Floyd repeatedly cried that he couldn’t breathe as concerned onlookers shouted for Chauvin to stop and took cellphone video that would help spark a wave of widespread protests and unrest last summer.

Prosecutors argued that Floyd was not a threat to anyone and that Chauvin did not follow his training by using such force on Floyd. The officer “had to know” that kneeling on Floyd’s neck for 9 minutes and 29 seconds would kill him, prosecutor Steve Schleicher said during closing arguments Monday.

“He wasn’t trying to hurt anyone. He wasn’t trying to do anything to anyone,” Schleicher said of Floyd. “Facing George Floyd that day that did not require one ounce of courage. And none was shown on that day. No courage was required. All that was required was a little compassion and none was shown on that day.”

The prosecution’s parade of witnesses included eyewitnesses as well as current and former police officers. Minneapolis’ police chief and a former supervisory sergeant both testified the Chauvin could have ended his restraint of his Floyd after the suspect stopped resisting.

The defense tried to convince jurors that Floyd’s illicit drug use and existing heart disease were the causes of his death, not Chauvin’s knee upon his neck. Chauvin’s lawyer attorney Eric Nelson also argued that his client used a reasonable amount of force to restrain Floyd.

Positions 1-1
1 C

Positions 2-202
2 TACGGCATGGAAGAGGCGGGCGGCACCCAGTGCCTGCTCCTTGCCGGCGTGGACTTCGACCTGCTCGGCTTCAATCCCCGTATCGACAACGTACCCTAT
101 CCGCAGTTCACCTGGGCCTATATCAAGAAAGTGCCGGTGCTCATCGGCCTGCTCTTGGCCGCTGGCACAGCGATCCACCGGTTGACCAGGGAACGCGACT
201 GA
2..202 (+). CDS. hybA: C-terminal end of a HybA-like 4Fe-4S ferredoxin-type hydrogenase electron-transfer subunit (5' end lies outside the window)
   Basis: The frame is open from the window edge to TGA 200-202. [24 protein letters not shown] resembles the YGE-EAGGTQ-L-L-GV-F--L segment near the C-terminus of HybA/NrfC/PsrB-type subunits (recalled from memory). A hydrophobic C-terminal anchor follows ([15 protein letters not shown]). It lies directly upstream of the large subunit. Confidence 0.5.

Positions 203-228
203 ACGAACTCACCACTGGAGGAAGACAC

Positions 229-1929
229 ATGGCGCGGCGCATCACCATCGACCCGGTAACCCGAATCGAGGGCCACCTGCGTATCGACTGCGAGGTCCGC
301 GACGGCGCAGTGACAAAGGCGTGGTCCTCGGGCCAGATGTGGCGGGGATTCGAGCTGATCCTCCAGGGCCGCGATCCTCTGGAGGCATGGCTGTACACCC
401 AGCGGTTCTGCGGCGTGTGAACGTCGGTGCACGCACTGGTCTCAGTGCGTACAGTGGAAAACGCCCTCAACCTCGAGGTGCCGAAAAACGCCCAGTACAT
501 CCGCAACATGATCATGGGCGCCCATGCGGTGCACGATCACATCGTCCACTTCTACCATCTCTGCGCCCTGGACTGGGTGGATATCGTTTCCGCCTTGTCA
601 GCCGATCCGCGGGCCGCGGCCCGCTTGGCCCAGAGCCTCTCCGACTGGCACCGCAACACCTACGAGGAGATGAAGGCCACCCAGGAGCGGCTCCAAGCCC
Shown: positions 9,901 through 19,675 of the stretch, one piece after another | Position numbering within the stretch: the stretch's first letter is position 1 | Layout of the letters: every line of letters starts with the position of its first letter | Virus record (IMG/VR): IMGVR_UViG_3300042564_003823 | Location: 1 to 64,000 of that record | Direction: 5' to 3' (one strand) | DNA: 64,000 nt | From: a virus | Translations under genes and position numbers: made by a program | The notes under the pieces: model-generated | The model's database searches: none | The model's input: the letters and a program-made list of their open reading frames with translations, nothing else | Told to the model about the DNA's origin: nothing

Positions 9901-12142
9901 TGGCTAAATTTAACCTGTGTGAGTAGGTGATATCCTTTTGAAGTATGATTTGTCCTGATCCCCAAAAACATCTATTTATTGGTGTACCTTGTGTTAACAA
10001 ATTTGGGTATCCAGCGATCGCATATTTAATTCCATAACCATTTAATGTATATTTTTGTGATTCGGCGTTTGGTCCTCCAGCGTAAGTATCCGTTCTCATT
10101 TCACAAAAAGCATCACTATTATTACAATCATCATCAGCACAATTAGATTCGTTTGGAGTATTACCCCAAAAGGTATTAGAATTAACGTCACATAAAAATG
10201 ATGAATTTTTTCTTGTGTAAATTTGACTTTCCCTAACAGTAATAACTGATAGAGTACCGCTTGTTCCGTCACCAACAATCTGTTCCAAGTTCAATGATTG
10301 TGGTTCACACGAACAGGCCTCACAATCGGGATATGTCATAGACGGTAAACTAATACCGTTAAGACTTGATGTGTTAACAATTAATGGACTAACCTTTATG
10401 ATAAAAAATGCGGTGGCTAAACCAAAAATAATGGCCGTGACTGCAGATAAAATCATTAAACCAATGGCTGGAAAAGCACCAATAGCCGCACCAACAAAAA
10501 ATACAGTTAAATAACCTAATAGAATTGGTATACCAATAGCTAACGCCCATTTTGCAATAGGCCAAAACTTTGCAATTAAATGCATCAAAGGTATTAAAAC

“The futility of their efforts became apparent — they weren’t able to get him into the car,” Nelson said during his closing arguments. “Three Minneapolis police officers were unable to get Mr. Floyd into the car.”

In a statement, Floyd’s legal team, civil rights attorney Ben Crump and his co-council, called the verdict “painfully earned justice for the Floyd family and community.”

Lawmakers also offered their reactions following the guilty verdict.

“This guilty verdict serves as an official proclamation of what so many of us have known for nearly a year: George Floyd was murdered by an officer who was sworn to protect and serve,” Senate Majority Leader Chuck Schumer (D-NY) said in a statement. “However, we should not mistake a guilty verdict in this case as evidence that the persistent problem of police misconduct has been solved or that the divide between law enforcement and so many of the communities they serve has been bridged.”

“We must remain diligent in our efforts to bring meaningful change to police departments across the country,” he added. “The Senate will continue that work as we strive to ensure George Floyd’s tragic death will not be in vain.”